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The Daily Wildcat

The Daily Wildcat


Students volunteer to train service dogs

Colin Darland
Colin Darland / Daily Wildcat Service dog in training, Jenai, is nearing the end of her time with student trainer Morina Piece. Piece, a veterinary science junior, has been with Jenai for one year.

Three UA students are committed to changing the lives of disabled persons by providing them with a social, well-mannered and friendly guide dog.

Chelsea Reaves, Morina Pierce and Max Gluck, all veterinary science juniors, each decided to spend a year raising and training a puppy to be used as a service dog to assist someone with a disability.

Gluck joined Paws for the Cause, a local offshoot of Guide Dogs for the Blind, after watching Reaves raise Roma, a female yellow Laborador. He soon afterward began raising Pecifica, a 9-month-old black female Labrador. Pierce has been raising Jenai, a 16-month-old female black Labrador, for almost a year now. Jenai is a survivor of canine parvovirus, a contagious viral disease, and she is now ready to go in for her last evaluation this Saturday with Roma.

To qualify as trainers, the students began by going to meetings for Paws for the Cause. Trainers first receive their dogs when they are about 8 weeks old. At this age, the puppies have no house manners. Puppies are not allowed out of the house until they have had all of their shots and can show decent behavior. At 17 weeks of age, the puppy gets a vest that allows them to go into public buildings.

Once the dog has its vest, it starts out with very short social outings. Roma’s first social outing was to a discussion class. After the first outing, trainers build up to a full day of classes, Reaves said.

“I first started her (Jenai) out by taking her into a gas station, and then I worked her up into going to class with me,” Pierce said.

Reaves and Pierce said the main responsibility is to train the dog in obedience and socialization. The dogs are taught to socialize with everything and not to react to the many stimuli around them. Throughout the training process, they are taught how to properly behave in elevators, walk on campus and not react to other dogs. It is important that each dog learns social behavior and obedience so that when they are guiding a blind person, the dog does not put the blind person in danger, Reaves said.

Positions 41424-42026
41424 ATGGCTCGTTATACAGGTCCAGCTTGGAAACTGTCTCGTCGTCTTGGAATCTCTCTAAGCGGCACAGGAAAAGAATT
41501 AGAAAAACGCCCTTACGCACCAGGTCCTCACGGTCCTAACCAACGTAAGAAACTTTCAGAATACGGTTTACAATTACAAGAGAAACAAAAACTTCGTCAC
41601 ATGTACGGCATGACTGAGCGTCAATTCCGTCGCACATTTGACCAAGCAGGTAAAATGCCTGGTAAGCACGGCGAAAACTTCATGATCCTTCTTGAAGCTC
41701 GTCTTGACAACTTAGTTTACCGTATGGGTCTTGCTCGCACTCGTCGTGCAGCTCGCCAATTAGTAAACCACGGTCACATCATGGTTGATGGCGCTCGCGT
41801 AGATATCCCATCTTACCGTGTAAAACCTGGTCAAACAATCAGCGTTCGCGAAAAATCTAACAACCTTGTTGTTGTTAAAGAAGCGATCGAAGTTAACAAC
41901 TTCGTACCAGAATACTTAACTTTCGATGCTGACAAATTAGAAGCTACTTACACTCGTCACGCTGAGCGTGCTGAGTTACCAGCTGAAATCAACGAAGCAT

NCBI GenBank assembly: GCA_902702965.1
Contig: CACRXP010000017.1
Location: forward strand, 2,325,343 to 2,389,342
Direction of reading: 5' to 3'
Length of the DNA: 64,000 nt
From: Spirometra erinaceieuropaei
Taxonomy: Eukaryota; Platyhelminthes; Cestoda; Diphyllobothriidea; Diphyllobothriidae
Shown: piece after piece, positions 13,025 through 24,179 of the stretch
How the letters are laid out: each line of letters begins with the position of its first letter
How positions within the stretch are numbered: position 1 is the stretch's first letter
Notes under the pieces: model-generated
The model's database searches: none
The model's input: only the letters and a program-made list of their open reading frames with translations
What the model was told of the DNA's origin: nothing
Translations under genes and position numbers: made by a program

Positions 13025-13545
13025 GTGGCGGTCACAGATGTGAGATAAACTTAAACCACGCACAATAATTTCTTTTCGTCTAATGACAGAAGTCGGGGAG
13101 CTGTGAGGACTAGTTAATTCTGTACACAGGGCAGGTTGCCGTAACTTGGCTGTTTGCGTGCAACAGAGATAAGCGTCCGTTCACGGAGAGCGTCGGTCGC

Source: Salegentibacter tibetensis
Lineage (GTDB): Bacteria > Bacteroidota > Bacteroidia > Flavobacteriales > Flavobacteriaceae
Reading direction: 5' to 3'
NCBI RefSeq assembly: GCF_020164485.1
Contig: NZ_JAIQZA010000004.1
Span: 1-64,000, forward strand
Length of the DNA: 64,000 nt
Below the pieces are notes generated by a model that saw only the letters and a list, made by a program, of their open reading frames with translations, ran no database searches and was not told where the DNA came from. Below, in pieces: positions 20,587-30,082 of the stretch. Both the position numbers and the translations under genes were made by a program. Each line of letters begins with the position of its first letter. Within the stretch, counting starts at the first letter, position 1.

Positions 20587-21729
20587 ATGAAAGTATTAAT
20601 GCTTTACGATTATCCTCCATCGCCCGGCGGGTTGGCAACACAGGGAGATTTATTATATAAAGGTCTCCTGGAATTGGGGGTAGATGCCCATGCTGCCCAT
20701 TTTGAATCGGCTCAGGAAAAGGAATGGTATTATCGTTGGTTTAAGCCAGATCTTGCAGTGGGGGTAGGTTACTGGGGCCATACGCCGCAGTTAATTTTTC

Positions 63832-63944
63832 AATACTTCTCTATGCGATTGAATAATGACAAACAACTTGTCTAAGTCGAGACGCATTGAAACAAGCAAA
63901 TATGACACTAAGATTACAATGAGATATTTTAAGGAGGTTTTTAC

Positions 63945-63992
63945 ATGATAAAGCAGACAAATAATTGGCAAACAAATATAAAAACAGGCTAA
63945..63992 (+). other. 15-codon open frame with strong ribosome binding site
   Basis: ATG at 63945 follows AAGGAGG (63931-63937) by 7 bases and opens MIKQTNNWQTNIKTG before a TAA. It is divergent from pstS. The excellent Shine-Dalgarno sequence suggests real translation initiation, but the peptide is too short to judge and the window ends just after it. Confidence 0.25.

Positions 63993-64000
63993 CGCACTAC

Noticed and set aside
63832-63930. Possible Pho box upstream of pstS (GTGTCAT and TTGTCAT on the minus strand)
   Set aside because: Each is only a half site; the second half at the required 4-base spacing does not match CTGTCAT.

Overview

The dogs are taught general commands such as “sit down,” “stay,” “wait,” “go to sleep,” “go do your business” and “let’s go.” They are taught to sit in class for hours without creating any distractions. Through these training commands, the dogs learn to be very responsive.

“You can’t just expect to get a dog and walk with it everywhere. You have to train it to do everything, but it has become easier now,” Reaves said. “(Roma) is so well-trained that I don’t have to put as much effort into it.”

According to Pierce, the two most important things dogs must know are intelligent disobedience and re-command. Intelligent disobedience is when the dog is given a command that, if obeyed, would put the person being guided in danger, such as a forward command into traffic. A dog must know how to respectfully disobey commands like these. A re-command is the most emphasized command throughout the training period, and occurs when the owner calls out the dog’s name. The dog must go to its commander immediately.

“We try to keep it very positive reinforcement for the dogs,” Gluck said. “Patience is the key to raising a puppy.”

After spending such an extensive amount of time with their dogs, some students said they have grown very attached.

“The only thing I regret about this program is letting myself get too attached to Pecifica,” Gluck added. “It’s hard to let her go after you have been the one that raised and trained them.”

All dog trainers write monthly reports on their dog’s progress; they also describe the dog’s personality. The reports help the organization make the best possible match when assigning service dogs to owners.

“It is going to be hard, because I am very attached to her, but I know she is going to a great cause,” Pierce added. “I’ve seen working teams in action and blind people with dogs and it really makes a huge difference and not only in their mobility, but in the way they interact with other people, because now everyone wants to interact with them and their dog.”

According to Pierce, once dogs pass an evaluation after a year of training from their owners, they go through another three months of formal training. This is where they are taught techniques like how to cross the street with a blind person or how to notice a tree branch on the street that a blind person might not notice. They are taught to find a curbside and stop on it, avoid things that can be dangerous to the person but not to the dog, and how to respond to traffic. Once the dog passes these evaluations, it becomes a graduate guidance dog.

“I am happy for her and I know that she is going to do great things,” Reaves said. “She is absolutely the most wonderful dog I have ever had and I can only imagine how much she can benefit someone else, but I know I am going to be just sobbing about her leaving me this Saturday.”

Once the dog graduates, the rest of the work is up to the dog. A dog that shows any attachment to the trainer has its career changed. In the case of a career change, the dog returns to its trainer as a pet if the trainer still wants to adopt the dog, Gluck said.

“I absolutely love doing this, it’s just an enjoyment and it is a very rewarding hobby and experience,” Reaves added. “I would absolutely love to continue on raising puppies; maybe I’ll have my kids raise one in the future.”

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